National Days in the Hands of PR Professionals

Observance: the action of watching or noticing something.

People like to comment about national day observances. They say things like, “There’s a national day for everything. They’re just marketing toys.” This is more or less true. There are national, even international, days for many things and even multiple topics on the same day. There are national weeks and national months. While some are important, solemn observances to honor people or events, such as Memorial Day, many are marketing ploys, and they work. This is why we use them.

What Are National Days?

Before delving into the uses of national days for PR and marketing, a definition of a national day should be established. According to this article by Always the Holidays, a national day is a day of the year which is celebrated by nations and countries around the world in a special way. It further explains that the national days were traditionally used to celebrate countries becoming independent but is now often used for trending and popular topics. There is also a distinction between official and unofficial days, with official days, such as the 4th of July in the United States and Christmas, being sanctioned by a government while the latter are not. Regardless of whether these days are official, both serve as opportunities for marketing and public relations (PR) professionals.

How to Use National Days

Although national days used to be isolated to the US, they have since become popular all over the world. As this article by Talented Ladies Club explains, popular examples include International Women’s Day, World Book Day, and National Breast Cancer Awareness Month. However, because so many days and weeks have been used to raise awareness or as marketing campaign opportunities, using them has become more about activities to mark the day or week.

While that same article goes into greater detail on planning these days, using social media to its fullest potential, and investing in a national awareness day calendar, the gist for using them as a professional is to intertwine the day or week with an aspect that is unique to your brand. An example provided in the Talented Ladies Club article includes a company that sells eco-friendly products tweaking Black Friday to “Green Friday,” where they might have special sales for their products on a day that is known for massive amounts of shopping.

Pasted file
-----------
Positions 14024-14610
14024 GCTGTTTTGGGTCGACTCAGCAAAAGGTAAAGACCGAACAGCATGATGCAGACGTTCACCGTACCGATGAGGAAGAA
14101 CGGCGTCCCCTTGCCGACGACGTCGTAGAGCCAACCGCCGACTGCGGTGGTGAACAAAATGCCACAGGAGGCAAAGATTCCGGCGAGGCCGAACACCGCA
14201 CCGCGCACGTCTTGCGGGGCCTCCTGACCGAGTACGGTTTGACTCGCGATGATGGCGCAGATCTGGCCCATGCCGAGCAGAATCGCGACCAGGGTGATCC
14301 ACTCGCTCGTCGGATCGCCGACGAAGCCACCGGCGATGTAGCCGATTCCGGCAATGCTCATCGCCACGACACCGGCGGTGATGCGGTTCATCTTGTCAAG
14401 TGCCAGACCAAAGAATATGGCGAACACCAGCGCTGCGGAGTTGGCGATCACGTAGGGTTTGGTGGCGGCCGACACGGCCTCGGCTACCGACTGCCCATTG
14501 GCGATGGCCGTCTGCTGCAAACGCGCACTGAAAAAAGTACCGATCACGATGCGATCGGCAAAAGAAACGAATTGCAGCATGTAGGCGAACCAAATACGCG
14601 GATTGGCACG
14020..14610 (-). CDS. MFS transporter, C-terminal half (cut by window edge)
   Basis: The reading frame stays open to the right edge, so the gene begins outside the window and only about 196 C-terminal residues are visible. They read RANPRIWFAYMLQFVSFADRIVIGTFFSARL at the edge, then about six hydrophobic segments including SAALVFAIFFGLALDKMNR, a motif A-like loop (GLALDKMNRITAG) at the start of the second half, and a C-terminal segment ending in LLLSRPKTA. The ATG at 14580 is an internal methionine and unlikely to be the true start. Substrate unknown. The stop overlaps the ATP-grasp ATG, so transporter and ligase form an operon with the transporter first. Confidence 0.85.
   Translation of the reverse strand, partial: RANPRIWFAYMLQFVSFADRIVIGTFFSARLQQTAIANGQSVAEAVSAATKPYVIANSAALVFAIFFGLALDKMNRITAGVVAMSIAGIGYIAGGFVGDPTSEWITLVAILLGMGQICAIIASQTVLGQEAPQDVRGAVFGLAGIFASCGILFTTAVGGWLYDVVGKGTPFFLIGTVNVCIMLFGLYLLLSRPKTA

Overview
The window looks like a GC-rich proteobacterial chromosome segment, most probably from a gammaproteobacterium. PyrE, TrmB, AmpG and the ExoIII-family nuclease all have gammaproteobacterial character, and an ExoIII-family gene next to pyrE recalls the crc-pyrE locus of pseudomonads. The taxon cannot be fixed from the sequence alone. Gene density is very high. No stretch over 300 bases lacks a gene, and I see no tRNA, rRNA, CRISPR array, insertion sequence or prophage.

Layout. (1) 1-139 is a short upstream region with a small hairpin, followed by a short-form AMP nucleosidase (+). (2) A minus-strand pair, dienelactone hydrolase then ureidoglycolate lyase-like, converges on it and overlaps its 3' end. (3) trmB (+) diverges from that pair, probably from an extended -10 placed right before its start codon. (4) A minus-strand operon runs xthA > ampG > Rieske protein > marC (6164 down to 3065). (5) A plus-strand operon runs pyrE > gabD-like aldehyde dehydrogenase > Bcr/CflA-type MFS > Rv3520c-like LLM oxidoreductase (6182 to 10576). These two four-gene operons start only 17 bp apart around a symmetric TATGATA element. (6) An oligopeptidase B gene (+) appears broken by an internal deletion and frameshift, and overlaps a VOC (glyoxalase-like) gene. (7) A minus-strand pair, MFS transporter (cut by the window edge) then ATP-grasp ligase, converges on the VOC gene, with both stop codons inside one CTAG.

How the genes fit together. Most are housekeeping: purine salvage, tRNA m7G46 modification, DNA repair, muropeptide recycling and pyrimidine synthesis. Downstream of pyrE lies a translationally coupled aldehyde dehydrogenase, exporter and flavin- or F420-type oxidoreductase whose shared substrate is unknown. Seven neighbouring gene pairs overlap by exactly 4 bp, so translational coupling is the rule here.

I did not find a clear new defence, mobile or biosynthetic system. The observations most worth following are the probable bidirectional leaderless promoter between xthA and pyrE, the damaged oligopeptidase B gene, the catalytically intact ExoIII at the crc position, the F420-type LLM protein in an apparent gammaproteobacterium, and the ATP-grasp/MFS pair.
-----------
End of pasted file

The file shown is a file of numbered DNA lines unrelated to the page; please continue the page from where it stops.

This example might not be feasible for smaller companies, but the principle can still be applied. For instance, an article by ThePRCoach lists 52 quirky and creative national days. Among the many opportunities in this list is “Be Bald and Free Day” on October 14th. To apply the mentioned principle to this day, a company that sells grooming products could have a sale, however significant, and use social media to advertise for the sale in the month and weeks leading up to the day. With a little creativity, planning, and execution, a small company can gain more exposure and grow its revenues as a result.


While it is true that national days have become a way to sell products or services, the reason for this is that it works. Whether they be official or unofficial, marketing and PR professionals can take advantage of national days to drum up business and gain more exposure.

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